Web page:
‘SECOND-HAND SUPERIORITY’: BASIL LANNEAU GILDERSLEEVE AND THE ENGLISH

‘SECOND-HAND SUPERIORITY’: BASIL LANNEAU GILDERSLEEVE AND THE ENGLISH The attitude of the American classical scholar Basil L. Gildersleeve toward the English may be taken as typical of Americans over the period of his long life. A native of Charleston, South Carolina, a city with deep economic and cultural ties to England, he found his youthful admiration for British scholarship off set by the sufferings of his ancestors in the Revolution and the War of 1812. At mid-century the allegiance of many American intellectuals had switched from England to Germany, viewed idealistically as a place of pure intellectual discovery and artistic creativity. British amateurism held little interest for those who were building the first American research institutions in the 1880s, but as the First World War approached, the deficiencies of the German system and the exciting work being done by those around Jane Harrison and Gilbert Murray brought Gildersleeve back to the respect for humane British scholarship that he had learned in his youth in Charleston. http://www.deepdyve.com/assets/images/DeepDyve-Logo-lg.png Polis: The Journal for Ancient Greek Political Thought Brill

‘SECOND-HAND SUPERIORITY’: BASIL LANNEAU GILDERSLEEVE AND THE ENGLISH

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Publisher
Brill
Copyright
Copyright © Koninklijke Brill NV, Leiden, The Netherlands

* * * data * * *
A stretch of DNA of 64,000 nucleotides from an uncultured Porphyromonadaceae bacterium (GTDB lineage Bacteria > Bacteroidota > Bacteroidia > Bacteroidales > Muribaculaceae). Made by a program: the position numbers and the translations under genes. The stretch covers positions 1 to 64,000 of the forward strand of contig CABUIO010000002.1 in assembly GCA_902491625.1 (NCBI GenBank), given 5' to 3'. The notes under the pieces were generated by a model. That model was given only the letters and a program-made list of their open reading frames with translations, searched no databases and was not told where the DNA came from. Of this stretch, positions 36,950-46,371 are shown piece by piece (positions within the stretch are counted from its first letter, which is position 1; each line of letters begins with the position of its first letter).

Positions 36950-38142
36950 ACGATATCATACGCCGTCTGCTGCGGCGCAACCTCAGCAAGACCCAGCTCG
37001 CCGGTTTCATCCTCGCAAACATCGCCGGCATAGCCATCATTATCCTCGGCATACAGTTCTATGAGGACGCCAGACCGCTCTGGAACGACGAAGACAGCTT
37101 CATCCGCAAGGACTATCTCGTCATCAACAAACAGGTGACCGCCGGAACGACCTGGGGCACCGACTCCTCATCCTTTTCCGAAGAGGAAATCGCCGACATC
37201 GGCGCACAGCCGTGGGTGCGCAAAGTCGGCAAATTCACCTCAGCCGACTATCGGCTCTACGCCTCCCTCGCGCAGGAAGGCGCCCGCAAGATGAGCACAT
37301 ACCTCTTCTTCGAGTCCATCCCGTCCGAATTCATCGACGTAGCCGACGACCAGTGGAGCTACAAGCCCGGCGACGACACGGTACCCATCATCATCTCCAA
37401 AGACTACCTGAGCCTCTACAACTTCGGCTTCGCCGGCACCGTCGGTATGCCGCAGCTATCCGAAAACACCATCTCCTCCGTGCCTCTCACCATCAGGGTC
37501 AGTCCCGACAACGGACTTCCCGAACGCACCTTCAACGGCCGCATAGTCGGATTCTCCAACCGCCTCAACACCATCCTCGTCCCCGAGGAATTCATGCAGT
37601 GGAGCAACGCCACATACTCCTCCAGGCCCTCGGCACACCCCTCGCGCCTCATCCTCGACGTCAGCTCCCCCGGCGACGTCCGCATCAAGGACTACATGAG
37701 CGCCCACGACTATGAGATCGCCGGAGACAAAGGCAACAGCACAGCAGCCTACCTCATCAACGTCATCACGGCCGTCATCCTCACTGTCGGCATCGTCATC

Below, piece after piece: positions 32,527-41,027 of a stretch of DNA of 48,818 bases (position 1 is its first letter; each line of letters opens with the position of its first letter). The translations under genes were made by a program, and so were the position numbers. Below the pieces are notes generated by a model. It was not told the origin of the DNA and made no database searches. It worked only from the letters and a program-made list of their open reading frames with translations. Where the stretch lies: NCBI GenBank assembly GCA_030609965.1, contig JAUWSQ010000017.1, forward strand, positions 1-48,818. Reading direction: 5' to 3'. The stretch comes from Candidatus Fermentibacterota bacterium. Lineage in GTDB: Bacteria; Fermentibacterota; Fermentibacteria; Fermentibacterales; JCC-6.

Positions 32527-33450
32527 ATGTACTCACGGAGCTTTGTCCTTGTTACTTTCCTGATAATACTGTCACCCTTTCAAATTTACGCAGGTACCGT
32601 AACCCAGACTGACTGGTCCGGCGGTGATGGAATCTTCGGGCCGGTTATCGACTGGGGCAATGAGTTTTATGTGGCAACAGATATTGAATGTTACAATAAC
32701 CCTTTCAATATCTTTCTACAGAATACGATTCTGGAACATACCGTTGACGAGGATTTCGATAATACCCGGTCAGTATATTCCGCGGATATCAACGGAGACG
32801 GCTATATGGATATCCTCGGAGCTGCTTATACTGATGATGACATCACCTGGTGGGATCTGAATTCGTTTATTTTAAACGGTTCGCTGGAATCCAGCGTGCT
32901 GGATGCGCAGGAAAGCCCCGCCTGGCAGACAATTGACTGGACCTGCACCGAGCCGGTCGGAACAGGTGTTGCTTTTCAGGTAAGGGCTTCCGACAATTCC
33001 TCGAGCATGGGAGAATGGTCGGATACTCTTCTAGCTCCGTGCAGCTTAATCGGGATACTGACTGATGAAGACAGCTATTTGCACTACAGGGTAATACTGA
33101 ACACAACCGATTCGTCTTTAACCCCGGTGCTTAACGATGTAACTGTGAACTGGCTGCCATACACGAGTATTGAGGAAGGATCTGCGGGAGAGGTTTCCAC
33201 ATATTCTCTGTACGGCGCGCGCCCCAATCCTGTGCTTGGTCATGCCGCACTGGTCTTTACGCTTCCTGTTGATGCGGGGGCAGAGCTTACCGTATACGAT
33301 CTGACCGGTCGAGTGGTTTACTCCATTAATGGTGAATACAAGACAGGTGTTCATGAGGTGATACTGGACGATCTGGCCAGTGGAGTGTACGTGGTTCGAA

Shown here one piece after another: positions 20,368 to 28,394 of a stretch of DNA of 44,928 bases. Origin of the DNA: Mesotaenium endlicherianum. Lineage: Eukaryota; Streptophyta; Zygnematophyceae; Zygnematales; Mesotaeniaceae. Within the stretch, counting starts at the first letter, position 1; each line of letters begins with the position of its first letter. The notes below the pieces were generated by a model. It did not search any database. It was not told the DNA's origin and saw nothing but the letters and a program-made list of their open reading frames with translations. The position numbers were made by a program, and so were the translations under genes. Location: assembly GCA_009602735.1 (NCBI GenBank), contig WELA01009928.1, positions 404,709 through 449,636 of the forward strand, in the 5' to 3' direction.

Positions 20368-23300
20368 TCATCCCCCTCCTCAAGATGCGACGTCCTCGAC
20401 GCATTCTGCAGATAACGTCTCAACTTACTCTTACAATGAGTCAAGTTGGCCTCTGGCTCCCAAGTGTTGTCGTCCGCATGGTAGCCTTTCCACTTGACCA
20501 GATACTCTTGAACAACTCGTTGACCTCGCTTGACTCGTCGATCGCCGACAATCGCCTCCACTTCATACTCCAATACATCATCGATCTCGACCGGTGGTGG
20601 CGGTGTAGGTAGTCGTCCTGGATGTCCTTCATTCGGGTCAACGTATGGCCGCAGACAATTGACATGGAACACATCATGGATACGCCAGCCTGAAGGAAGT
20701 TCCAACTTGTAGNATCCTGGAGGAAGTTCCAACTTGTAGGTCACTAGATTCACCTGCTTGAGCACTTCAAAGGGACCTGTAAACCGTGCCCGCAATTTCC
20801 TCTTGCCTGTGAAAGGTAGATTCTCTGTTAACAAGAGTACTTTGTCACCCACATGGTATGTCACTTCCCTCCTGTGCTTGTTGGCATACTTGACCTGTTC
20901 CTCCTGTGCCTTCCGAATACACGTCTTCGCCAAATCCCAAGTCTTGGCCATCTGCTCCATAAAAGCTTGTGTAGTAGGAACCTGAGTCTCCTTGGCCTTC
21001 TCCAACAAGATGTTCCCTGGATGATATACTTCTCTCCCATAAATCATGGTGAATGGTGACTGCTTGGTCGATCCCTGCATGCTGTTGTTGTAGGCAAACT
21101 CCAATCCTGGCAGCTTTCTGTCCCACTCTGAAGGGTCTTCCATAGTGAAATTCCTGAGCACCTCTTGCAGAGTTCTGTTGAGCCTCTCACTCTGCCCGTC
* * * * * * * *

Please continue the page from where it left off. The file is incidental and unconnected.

ISSN
0142-257x
eISSN
2051-2996
DOI
10.1163/20512996-019-01-90000009
Publisher site
See Article on Publisher Site

Abstract

The attitude of the American classical scholar Basil L. Gildersleeve toward the English may be taken as typical of Americans over the period of his long life. A native of Charleston, South Carolina, a city with deep economic and cultural ties to England, he found his youthful admiration for British scholarship off set by the sufferings of his ancestors in the Revolution and the War of 1812. At mid-century the allegiance of many American intellectuals had switched from England to Germany, viewed idealistically as a place of pure intellectual discovery and artistic creativity. British amateurism held little interest for those who were building the first American research institutions in the 1880s, but as the First World War approached, the deficiencies of the German system and the exciting work being done by those around Jane Harrison and Gilbert Murray brought Gildersleeve back to the respect for humane British scholarship that he had learned in his youth in Charleston.

Journal

Polis: The Journal for Ancient Greek Political ThoughtBrill

Published: Jul 19, 2002

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